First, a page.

4/02/2012

Killzone (1985)

Killzone (1985)-* * *

Directed by: David A. Prior

Starring: Fritz Matthews, Ted Prior, David Campbell, Simon Rhee, and William Zipp




 “Cut the chatter and listen hard”



Welcome to “Scare Camp”, a military training area designed in every detail to resemble the horrors of Vietnam-era POW camps. It even includes torture. All this to prepare the minds and bodies of soldiers for potential capture. The camp is run by Col. Crawford (Campbell), but Crawford gets a bit over-zealous, and one of the soldiers, McKenna (Matthews), finally snaps and totally flips out. He now thinks he’s actually back in ‘Nam and begins killing everyone in sight. Now Campbell has a big mess on his hands and he feels the best way to deal with it is to have McKenna eliminated. But one of McKenna’s buddies, Sgt. Mitchell (Prior) believes in him, and wants to bring him back to reality safely and not kill him. So now it’s a race against time between the two buddies and the people that want to destroy them. THIS military training exercise just got real.

This effort was only the second movie from the Prior brothers, and the first in a long line of jungle war tales. While resembling the same year’s Missing In Action II: The Beginning (1985), it couldn’t possibly be a knockoff, though Killzone has a much lower-budget feel to it because it didn’t have Cannon money financing it. Even AIP had technically yet to be born. But besides the Priors, it has other mainstays of their movies such as Fritz Matthews (who would really come into his own with Hell On The Battleground, 1989), William Zipp, and David Campbell. Even Simon Rhee is credited as being one of “Crawford’s Men”.


Combine the aforementioned MIA II with later Prior movie Deadly Prey (1987), and you have some idea of what’s going on here. Killzone is most definitely a dry run for the wonderful Deadly Prey, seeing as it has a similar cast, a similar plot, and some of the same silly violence. But DP is probably the pinnacle of the AIP/Prior canon, so it’s hard to compare anything to it, really. The first half-hour of Killzone is the Prerequisite Torture we’ve seen many times before, but here they get it all out of the way right off the bat. It makes sense, because we need to see what would make McKenna go nuts. Thanks to the way it was shot, Killzone has a more professional look than some of the later AIP output. And considering they were just starting out, this is a really great effort. Looking back today, you can see the direction they would later take, and that’s quite interesting.

Just check out that great cover art for the VHS release. How could you not want to rent that? And the icing on the cake is that it was released on one of our favorite labels, Vestron. To date it has not been released on DVD so if you see it anywhere, definitely pick it up. AIP fans or fans of low-budget action/war cinema also take note.

Killzone pointed the way forward for AIP so even as simply a historical lesson, it’s worth seeing. But put Ted Prior and Fritz Matthews in the woods with some machine guns, and there’s your movie right there.

Comeuppance Review by: Ty and Brett

17 comments:

Explosive Action said...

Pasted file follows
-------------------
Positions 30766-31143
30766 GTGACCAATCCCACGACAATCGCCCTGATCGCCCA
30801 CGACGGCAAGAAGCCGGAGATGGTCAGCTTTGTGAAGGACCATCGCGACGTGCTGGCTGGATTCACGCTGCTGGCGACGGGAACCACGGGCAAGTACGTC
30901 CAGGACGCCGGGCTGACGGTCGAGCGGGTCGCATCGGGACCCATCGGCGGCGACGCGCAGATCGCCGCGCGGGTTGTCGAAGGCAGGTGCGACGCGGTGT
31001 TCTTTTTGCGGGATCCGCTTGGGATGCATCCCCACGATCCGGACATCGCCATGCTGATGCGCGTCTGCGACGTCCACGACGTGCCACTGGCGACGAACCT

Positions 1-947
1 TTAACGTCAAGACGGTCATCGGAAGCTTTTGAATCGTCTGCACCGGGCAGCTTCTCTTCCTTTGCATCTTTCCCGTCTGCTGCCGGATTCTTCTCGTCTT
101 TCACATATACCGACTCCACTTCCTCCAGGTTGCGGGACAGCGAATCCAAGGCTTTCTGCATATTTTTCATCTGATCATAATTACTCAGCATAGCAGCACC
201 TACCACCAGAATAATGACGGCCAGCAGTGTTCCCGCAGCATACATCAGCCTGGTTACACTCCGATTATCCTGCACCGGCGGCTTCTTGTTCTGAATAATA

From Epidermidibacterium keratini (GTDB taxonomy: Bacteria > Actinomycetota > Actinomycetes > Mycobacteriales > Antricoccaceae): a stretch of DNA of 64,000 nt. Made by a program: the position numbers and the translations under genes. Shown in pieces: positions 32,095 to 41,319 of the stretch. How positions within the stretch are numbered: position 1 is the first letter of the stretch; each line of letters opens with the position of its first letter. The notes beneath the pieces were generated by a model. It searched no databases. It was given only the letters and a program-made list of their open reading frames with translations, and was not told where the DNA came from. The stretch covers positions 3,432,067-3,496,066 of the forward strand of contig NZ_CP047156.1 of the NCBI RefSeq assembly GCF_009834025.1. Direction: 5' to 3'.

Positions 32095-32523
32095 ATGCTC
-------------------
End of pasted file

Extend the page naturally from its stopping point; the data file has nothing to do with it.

You know, I actually didn't like this one too much as I found quite a lot of it pretty boring. I started to review it a year ago and it sits here unfinished.. I just couldn't find the mustard to finish writing about it! Oh well, can't win them all.

Ty said...

Hmm, it does get better as it goes along, as a companion piece to Deadly Prey...almost a prequel.

thevideovacuum said...

AIP April! Sounds awesome. That's why you guys rock. You spotlight stuff that needs to be spotlighted!

Ty said...

Thanks for the kind words! We found some funny AIP gems!

venom said...

A.I.P. sure did have some great films, one my favorite films of theirs was The Firing Line.

Ty said...

We definitely agree about that! Will have to watch The Firing Line soon.

robotGEEK said...

Man, I really need to get on the ball with these Prior films. I still haven't even seen Deadly Prey!! Another thoroughly enjoyable read. Thanks guys!

Ty said...

Thanks once again! We are definitely looking forward to your take on Deadly Prey. It is awesome!

force_field said...

Here are some words from producer Jack Marino about 'Killzone.' I asked him about this and other films on Facebook and he sent back some interesting notes. I hope you enjoy reading them:

'I came to LA to be an actor and I met Dave Prior on a movie set called Hometown USA. Dave was from the Baltimore area and I was from the Boston area. Dave and I hit it off because we liked the same films and had the same political ideals.

I went back to Boston in the spring of 78 to get married and by 1980 I moved back to LA with my wife to pursue an acting and or filmmaking career. Stallone was the biggest thing around and we all felt he was like our patron Saint and he showed us how if can be done. Once I came out here Dave and I hooked up with my friend Ernie from college and Ernie knew Fritz so the four od us formed a production company called Spartan Productions, Inc and we began to come up with ideas. Now Dave was willing to write the scripts but I was the idea guy. I have hundreds of films in my head and I could mx them all up and come up with a unique stories. Which Dave would love and get excited and began to write them.